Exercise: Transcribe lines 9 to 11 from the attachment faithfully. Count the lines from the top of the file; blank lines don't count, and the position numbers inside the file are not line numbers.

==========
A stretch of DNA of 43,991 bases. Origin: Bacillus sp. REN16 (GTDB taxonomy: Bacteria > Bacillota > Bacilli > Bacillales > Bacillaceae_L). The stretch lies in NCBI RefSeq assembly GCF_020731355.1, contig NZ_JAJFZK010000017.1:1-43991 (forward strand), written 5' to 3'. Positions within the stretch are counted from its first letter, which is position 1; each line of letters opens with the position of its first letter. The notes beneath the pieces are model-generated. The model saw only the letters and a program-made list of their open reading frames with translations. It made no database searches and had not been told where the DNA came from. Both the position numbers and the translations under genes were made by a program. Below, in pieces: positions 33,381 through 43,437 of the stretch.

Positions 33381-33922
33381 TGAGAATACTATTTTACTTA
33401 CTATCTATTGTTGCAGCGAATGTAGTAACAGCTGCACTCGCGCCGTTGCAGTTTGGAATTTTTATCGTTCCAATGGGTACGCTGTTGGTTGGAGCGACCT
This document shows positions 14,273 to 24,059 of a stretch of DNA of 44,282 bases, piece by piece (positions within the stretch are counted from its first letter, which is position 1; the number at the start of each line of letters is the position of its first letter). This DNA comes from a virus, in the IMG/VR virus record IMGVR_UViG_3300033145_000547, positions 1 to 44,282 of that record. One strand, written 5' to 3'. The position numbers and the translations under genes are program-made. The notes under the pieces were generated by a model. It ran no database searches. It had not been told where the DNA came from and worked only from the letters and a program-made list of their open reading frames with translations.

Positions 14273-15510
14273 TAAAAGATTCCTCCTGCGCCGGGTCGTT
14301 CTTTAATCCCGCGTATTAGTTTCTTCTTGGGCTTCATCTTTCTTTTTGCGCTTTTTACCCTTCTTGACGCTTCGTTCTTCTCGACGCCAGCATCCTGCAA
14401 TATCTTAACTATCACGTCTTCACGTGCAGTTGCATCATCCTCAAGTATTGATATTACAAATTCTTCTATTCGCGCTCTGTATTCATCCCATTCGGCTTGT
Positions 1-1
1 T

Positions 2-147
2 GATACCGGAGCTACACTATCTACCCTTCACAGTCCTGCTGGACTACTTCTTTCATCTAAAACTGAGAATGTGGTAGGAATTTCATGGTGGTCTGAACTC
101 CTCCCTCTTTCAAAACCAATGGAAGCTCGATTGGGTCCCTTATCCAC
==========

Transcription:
14401 TATCTTAACTATCACGTCTTCACGTGCAGTTGCATCATCCTCAAGTATTGATATTACAAATTCTTCTATTCGCGCTCTGTATTCATCCCATTCGGCTTGT
Positions 1-1
1 T